“There’s not this kind of support in many of these rural areas… A lot of education has come from this in a way that I believe [others] should take a page from what Gunnison has been doing,” Santilli said.

Rate setting for the future?

Santilli addressed the high healthcare cost concerns of patients. He said Governor Jared Polis’ hope to have a public option insurance plan by 2021 is shaking up the industry. “This is causing quite a stir among hospitals across the state because the way the governor has designed this plan is getting into what many of us might term as rate setting,” he said.

Santilli said that while some hospitals overcharge, Gunnison does not and some hospitals are questioning to what degree healthcare is based upon the set rate. “I do think the Denver area hospitals have overcharged to the point where a lot of the rate setting they are talking about is higher than the rates that we charge,” he said, and concluded that rate setting is not the answer.

“There is this sensitivity that all hospitals are not the same and that if you reduce the rates for many of the Western Slope hospitals they won’t be successful. And some have weighed in that they should be exempt or will need additional support… That is not our situation. I started to learn that Western Slope hospitals are charging generally much more significant charge structures than what Gunnison has been charging,” he continued.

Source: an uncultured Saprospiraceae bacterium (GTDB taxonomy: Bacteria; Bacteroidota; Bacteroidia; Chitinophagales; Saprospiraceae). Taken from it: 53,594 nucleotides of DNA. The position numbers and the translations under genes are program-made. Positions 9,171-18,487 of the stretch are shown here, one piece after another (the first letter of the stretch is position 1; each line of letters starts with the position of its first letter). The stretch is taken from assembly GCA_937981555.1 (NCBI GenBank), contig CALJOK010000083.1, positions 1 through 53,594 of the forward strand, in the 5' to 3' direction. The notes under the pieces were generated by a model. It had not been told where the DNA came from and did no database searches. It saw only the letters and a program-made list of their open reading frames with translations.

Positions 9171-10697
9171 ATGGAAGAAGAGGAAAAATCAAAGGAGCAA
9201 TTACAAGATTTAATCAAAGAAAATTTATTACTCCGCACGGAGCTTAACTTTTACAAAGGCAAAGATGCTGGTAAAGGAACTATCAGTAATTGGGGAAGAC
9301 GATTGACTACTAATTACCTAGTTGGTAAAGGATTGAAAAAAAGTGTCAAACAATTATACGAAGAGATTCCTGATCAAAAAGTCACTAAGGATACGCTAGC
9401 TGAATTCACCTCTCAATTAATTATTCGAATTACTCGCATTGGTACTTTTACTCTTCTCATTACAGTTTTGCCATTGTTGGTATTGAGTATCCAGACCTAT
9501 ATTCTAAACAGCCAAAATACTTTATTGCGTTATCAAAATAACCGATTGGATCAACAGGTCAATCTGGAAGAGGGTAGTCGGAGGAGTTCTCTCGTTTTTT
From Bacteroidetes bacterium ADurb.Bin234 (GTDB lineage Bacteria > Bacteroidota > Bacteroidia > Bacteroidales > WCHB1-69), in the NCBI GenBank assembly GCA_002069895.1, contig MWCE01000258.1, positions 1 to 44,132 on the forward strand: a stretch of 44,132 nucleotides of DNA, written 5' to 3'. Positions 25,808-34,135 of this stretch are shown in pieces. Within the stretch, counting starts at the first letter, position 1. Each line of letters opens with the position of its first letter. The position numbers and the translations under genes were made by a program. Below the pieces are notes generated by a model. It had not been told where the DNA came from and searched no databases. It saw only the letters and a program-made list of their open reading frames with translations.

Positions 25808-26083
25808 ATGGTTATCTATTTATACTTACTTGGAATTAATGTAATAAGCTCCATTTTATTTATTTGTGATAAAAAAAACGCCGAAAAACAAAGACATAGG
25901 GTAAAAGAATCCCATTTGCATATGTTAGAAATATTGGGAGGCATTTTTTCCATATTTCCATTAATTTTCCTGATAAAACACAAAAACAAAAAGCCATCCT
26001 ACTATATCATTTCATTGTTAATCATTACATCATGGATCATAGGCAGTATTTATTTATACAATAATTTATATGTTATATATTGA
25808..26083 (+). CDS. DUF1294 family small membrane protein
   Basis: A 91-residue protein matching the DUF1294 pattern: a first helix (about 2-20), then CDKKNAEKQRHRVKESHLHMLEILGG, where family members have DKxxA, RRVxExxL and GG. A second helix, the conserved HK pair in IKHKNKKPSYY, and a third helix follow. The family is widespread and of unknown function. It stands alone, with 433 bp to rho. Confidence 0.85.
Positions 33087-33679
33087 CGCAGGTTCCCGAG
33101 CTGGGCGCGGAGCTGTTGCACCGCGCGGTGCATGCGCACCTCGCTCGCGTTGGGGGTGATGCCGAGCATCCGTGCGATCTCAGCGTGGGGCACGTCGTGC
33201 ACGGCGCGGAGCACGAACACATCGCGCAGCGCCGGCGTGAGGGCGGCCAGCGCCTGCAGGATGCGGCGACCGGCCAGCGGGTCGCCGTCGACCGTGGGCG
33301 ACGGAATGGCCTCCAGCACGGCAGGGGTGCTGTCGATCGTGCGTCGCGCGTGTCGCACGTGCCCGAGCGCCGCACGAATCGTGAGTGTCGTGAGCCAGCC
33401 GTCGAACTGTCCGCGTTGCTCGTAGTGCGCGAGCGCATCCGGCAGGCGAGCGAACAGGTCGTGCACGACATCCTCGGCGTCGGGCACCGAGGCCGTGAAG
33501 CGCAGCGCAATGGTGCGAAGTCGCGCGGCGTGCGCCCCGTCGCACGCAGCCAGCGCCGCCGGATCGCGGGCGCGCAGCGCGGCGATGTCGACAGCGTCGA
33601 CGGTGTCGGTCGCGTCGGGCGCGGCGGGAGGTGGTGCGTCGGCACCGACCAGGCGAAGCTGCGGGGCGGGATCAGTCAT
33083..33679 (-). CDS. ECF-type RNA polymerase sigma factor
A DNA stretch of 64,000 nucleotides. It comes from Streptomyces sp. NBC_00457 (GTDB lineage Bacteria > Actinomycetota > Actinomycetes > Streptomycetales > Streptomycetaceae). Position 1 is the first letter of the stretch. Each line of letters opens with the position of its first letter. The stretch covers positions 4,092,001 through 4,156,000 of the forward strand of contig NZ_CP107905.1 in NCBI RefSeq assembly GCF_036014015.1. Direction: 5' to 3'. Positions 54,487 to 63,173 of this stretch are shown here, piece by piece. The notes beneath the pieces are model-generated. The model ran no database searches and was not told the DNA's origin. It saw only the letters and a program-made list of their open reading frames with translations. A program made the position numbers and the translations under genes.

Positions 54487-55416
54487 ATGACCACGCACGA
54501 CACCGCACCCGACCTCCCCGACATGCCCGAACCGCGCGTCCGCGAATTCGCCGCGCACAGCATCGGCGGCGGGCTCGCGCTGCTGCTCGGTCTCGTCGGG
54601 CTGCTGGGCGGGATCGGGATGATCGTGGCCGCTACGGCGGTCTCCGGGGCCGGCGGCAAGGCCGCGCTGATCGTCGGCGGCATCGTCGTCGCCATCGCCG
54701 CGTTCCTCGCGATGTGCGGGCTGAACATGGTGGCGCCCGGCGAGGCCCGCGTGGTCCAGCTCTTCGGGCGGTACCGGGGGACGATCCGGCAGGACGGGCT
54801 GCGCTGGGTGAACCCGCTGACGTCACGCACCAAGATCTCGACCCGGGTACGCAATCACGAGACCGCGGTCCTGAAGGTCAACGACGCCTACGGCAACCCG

County commissioner Jonathan Houck recalled a time when prices seemed better in Denver than in Gunnison. Santilli said prices are now easier to accurately compare. He said hospitals are increasing transparency with their rates, and some of the most expensive, such as Vail, are getting considerable flack.

“I think that actually hospitals just charge so much… All hospitals throughout the state are going to have to go through a transition,” Houck said. He said how hospitals have gotten to this point is a complex issue, but it’s possible to get back to a reasonable place. He described an Oregon model that limits annual healthcare cost increases to a maximum of 3 percent, which he believes would solve the overbuilding trends within the industry that has been under national scrutiny lately. But he also admitted he was speaking a bit off the cuff.